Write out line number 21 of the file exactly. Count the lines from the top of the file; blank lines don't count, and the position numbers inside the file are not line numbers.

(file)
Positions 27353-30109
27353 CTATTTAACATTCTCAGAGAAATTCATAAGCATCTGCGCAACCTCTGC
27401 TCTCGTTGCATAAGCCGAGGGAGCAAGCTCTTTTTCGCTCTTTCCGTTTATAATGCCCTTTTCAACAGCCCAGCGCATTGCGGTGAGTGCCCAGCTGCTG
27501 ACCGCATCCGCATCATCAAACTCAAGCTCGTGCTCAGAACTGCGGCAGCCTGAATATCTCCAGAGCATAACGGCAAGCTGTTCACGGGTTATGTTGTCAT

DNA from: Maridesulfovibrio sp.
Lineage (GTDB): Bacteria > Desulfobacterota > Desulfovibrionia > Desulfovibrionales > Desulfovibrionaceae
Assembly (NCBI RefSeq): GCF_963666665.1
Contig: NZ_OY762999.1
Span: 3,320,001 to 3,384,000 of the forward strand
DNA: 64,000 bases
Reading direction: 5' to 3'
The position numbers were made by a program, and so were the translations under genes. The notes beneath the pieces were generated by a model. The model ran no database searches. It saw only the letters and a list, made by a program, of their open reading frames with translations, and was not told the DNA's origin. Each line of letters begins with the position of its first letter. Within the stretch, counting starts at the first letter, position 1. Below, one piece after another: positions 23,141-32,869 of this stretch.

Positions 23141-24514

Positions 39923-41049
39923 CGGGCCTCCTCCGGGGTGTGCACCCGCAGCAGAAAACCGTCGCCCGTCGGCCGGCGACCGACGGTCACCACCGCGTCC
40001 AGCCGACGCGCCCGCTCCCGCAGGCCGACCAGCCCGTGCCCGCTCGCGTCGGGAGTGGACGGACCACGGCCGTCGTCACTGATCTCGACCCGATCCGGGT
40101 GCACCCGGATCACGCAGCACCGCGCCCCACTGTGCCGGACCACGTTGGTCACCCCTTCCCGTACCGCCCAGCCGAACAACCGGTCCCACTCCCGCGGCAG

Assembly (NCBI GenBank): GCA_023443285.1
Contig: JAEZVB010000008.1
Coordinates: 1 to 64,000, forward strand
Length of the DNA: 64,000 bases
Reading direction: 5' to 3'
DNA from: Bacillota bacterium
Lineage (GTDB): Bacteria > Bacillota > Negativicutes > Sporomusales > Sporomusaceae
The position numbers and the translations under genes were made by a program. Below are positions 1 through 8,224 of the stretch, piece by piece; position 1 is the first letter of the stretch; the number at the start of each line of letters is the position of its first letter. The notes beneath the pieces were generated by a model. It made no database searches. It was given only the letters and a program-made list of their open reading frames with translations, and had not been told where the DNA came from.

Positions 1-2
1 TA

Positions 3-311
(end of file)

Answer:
Length of the DNA: 64,000 bases